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Injustice 2 Is Surprisingly at Its Best When It Forgets It's an Injustice Sequel

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The first Injustice game—and the fantastic tie-in comic that accompanied it—told a story that pitted Batman and Superman against each other in a battle between heroism and villainy, and how good people can be driven to do horrible things. Injustice 2 isn’t really about that, and that’s both interesting and at times disappointing.

Unlike the first game, Gods Among Us, Injustice 2 offers a much more traditional superhero story—an alien invasion spearheaded by Braniac, who has come to Earth to finally get rid of the last Kryptonian and catalogue the planet’s population. It’s very comic book-y, sure, but what makes much of Injustice 2 so fascinating it’s telling this story while also picking up the pieces of a scenario that saw DC’s best and brightest torn apart in a brutal civil war, as a bereft Superman turned a brutal dictator for humanity’s own good, while Batman became an enemy of the state. Although set several years after the fall of Superman’s regime from the first game, the heroes are still as disunited as they were at the height of the conflict—and whether or not the imminent catastrophic threat of Braniac can bring them back together makes up a major part of the game’s story.


What that means is that, in between bouts of these heroes beating the crap out of each other (Injustice 2 is, after all, still a fighting game at its core, so conflicts have to be resolved with kicks and punches rather than strong words), Injustice 2 casts a more thoughtful eye over its heroes as they all try to move on from the horrors they endured during the first game. Whether it’s Harley Quinn—now a loyal ally of Batman in his goal to pick up the pieces from Superman’s tyrannical rule, being faced with her decision to move on from the toxic influence of the Joker—or if it’s the Flash and Green Lantern, who both face issues of trust and doubt over their past allegiance to Superman’s rule, Injustice 2 eschews the question posed by Gods Among Us of what it takes to make a hero a villain, and instead asks if someone can be a hero again after falling from grace. It’s a surprisingly intimate and character-focused theme for a game that is still about people giving each other concussions in a round-based format.


This thematic heart is most interestingly reflected in the introduction of Supergirl to the narrative—who, just like she did in the comics, arrives a little later on Earth than she intended to, encountering a fully grown Clark instead of the baby Kal-El—and contrasting the idealism she once shared with her cousin with the bitter, cynical darkness Injustice’s Superman has developed. Although at first duped by Wonder Woman and Black Adam (the last holdouts of Superman’s former regime, hiding away in Kahndaq) to see Batman as the enemy for imprisoning her Kryptonian cousin. But Kara comes to see just how twisted her Kal-El has become in her absence, and how unwilling he is to change. By the time the finale comes around, and the two surviving Kryptonians find themselves on opposing sides of the argument, Kara’s steadfast belief in being a hero in the face of Braniac’s most horrendous crimes serves as a reminder of just how far this version of Clark has fallen when he finds himself incapable of doing the same.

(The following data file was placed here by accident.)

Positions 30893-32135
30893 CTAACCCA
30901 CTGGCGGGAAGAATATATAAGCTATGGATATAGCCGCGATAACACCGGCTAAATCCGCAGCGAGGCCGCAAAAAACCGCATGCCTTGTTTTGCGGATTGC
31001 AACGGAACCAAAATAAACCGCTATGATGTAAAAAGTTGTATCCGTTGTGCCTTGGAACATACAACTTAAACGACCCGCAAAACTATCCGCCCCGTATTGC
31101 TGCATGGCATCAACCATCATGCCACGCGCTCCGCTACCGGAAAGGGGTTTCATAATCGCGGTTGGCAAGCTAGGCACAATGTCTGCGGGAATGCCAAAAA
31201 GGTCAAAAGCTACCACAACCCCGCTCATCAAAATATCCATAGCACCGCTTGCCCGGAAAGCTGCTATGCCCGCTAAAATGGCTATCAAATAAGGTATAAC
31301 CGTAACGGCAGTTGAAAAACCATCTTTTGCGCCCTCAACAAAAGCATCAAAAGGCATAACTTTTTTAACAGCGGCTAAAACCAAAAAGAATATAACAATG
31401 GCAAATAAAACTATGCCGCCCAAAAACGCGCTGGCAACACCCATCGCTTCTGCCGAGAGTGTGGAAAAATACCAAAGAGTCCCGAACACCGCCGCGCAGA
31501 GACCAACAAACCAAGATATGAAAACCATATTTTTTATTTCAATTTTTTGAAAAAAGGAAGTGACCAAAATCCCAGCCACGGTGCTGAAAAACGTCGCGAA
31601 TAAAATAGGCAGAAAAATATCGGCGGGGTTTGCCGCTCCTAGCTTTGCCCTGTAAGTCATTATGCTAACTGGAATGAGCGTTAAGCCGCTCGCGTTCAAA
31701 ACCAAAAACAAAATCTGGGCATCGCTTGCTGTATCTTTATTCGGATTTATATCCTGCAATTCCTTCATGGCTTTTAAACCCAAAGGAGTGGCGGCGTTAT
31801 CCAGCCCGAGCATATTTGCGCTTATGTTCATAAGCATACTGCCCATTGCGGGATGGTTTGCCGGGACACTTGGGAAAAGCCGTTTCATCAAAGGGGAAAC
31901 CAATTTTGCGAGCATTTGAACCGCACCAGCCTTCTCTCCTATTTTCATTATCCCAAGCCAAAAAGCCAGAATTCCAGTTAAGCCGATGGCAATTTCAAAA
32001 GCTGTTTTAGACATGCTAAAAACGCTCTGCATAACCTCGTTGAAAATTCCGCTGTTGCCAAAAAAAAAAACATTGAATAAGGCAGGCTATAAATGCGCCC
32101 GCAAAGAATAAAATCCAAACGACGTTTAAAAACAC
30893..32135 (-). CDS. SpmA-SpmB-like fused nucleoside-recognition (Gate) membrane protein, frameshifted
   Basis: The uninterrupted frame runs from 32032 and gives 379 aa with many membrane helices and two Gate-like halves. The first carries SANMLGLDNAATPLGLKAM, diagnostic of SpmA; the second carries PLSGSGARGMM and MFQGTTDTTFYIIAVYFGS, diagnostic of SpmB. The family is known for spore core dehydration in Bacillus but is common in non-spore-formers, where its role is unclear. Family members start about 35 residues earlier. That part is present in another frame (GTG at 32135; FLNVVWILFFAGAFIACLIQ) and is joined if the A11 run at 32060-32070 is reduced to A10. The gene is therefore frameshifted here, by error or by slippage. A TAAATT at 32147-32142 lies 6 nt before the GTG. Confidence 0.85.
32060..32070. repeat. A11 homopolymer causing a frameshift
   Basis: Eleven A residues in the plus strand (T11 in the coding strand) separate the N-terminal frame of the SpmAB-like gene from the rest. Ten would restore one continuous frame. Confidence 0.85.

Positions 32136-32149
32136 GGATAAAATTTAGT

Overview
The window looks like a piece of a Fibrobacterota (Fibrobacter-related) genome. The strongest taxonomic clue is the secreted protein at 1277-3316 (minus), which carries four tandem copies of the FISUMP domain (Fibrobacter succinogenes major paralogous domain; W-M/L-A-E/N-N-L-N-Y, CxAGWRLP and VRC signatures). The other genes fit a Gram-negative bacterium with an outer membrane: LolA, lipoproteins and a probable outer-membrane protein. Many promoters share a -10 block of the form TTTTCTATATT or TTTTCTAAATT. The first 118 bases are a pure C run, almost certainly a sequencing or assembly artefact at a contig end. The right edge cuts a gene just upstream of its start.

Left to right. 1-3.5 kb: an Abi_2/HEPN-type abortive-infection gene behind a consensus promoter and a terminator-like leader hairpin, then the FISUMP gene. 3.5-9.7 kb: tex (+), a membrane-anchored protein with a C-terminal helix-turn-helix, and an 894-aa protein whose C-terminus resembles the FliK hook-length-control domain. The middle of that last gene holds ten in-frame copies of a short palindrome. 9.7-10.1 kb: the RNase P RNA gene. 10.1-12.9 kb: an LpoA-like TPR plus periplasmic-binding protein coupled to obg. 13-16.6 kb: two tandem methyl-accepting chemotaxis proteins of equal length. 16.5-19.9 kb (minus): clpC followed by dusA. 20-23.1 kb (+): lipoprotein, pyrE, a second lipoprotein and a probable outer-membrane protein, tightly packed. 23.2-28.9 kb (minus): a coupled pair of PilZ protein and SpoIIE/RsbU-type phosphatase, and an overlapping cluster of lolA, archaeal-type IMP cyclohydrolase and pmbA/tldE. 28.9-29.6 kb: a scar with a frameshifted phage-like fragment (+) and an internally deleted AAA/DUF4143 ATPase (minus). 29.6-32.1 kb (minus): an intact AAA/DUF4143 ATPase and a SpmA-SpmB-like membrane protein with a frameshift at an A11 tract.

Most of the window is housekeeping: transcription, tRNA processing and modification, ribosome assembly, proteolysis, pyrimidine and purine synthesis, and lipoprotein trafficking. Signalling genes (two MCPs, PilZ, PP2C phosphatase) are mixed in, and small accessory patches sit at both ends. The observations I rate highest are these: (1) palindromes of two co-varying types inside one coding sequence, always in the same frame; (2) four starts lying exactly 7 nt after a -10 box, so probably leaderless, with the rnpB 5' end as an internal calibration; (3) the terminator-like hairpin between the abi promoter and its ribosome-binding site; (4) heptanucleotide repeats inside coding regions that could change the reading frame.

In fact, Injustice 2’s hard turn into the Batman v Superman conflict of the first game in its final chapter, in which Clark and Bruce choose to cast off their uneasy alliance at an awkward drop of a hat over whether or not to kill Braniac for his attack on Earth, actually ends up being the worst part of the game, even if it’s a return to a story beat that made the first Injustice such a compelling Elseworlds tale in the first place. Not only does it not particularly sit well with the rest of the game’s themes of its characters reflecting and learning from their past mistakes—although there is a certain tragedy to Clark and Diana being incapable of doing so—it’s too abrupt, and the ending arrives far too quickly.


With just a handful of fights and cutscenes to return to the conflict between Batman and Superman, and after spending several hours moving on from it and restitching Injustice 2’s divided cast of heroes back together, it never feels particularly earned. Whether or not you choose to side with Batman and re-detain Superman and Wonder Woman, or side with Superman and see him horrifyingly indoctrinate his former friends to reestablish his tyrannical rule, it feels like the ending to a different story than what came before it—and especially as it fails to pay off on the game’s wider themes of change by essentially having the game end with its characters in mostly the same place as they were when it began. (If you picked Batman, that is; but the game clearly expects you to choose the Dark Knight, given how little time it spends even attempting to justify Superman and Wonder Woman’s bloodlust.)

Even then, the overall story of Injustice 2 does a great job of flipping expectations from this grim, often ridiculous, take on DC’s finest heroes. Injustice: Gods Among Us stood apart from most DC Universe takes by upending the status quo so widely seen elsewhere. Its sequel, for the most part, does the same, aside from a final return to the original Injustice’s themes that doesn’t quite hit the mark a second time around.